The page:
Conservation officers are reminding people to leave baby deer and other wild animals alone — do not move them. Unauthorized people who do move fawns may be fined by the Conservation Officer Service.
“Every year, well-intentioned people try to ‘rescue’ fawns and other young ungulates mistakenly thought to be orphaned, but these interventions do more harm than good,” Kelowna conservation officer Ken Owens said.
He said mother deer, elk and other species may leave their young alone for long periods of time in order to avoid attracting predators. A mother may only return a few times a day to nurse.
“When she does return, she can be expected to defend her baby from real or perceived threats, including nearby humans and their pets,” Owens said.
Owens said it’s typical for young ungulates to lie quietly in vegetation for hours at a time, especially in the first two weeks of their lives when they’re not strong enough to follow their mothers.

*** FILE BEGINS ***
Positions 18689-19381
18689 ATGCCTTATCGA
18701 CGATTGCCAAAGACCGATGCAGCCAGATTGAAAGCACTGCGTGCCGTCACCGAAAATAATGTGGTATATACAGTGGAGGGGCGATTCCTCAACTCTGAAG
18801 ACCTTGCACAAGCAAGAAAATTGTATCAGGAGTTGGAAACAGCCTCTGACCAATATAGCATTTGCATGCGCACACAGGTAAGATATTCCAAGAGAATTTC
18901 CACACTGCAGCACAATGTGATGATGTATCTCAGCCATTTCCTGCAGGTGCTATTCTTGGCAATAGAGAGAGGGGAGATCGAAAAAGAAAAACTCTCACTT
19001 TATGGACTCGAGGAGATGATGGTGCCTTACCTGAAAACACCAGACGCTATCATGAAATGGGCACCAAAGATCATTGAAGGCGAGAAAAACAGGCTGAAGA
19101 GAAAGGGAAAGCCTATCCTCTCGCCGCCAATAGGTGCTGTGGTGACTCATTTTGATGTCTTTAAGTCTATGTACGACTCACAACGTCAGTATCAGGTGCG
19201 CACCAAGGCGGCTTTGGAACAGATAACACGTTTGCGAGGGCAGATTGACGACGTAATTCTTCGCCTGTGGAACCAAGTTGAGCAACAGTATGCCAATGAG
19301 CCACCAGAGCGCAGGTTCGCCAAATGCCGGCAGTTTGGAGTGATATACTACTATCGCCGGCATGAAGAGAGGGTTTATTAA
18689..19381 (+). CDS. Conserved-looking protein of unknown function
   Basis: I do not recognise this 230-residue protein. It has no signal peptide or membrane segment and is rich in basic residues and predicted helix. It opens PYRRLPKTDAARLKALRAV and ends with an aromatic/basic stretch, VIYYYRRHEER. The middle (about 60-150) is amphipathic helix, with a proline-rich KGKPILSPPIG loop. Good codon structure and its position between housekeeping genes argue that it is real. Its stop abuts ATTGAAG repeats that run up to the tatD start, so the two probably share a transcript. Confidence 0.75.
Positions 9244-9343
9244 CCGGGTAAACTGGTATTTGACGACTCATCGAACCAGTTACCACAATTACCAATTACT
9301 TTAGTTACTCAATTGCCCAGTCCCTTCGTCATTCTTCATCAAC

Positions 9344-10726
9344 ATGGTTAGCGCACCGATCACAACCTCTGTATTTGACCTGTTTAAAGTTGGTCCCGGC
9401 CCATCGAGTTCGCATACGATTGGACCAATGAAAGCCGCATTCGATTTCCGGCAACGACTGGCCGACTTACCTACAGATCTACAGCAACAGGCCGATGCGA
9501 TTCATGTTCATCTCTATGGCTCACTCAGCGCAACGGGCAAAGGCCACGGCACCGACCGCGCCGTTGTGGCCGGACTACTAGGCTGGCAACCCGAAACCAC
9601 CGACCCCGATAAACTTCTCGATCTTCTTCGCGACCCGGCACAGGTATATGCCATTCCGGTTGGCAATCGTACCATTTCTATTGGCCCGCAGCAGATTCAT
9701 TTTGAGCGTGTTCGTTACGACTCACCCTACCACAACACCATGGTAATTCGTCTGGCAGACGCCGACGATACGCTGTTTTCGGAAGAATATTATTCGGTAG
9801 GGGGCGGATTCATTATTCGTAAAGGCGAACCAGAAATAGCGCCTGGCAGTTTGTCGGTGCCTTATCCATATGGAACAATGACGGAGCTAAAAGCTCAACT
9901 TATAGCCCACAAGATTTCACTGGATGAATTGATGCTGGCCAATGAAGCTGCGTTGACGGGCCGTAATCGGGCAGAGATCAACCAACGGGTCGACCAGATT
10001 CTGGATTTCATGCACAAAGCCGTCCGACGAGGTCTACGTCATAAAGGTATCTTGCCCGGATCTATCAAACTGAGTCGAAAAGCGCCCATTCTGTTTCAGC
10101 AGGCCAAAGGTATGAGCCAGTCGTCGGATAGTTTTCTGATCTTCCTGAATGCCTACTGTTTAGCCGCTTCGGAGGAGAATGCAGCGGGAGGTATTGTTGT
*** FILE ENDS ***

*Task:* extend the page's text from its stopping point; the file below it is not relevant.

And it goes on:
“Fawns are as small as a cat when born, and their camouflage and lack of scent hide them from potential predators. Although these babies may look abandoned, they are not. However, if humans remove them from their rest spots, they can end up being orphaned,” Owens said.
A mother deer will be aware of your presence and is likely watching you, Owens said. Just by being close to the fawn could discourage the mother deer from returning.
In Grand Forks, the issue is particularly acute because of the high deer population. The local conservation officer said that in town, deer already have to contend with cars, roads, fences and dogs. When fawns get separated unnecessarily then, it takes much longer to get it back to its mother.
Last year in B.C., several people were charged after picking up a live fawn and carrying it around for several hours. The Conservation Officer Service said that fines start at $345 now, with the charge being “unlawful possession of live wildlife.”
If you think a fawn is not being cared for by its mother, return the next day to check on it. If it is in the exact same spot and bleating, it may be orphaned.
Contact the Conservation Officer Service by calling 1-877-952-7277 if you believe a fawn is orphaned or injured.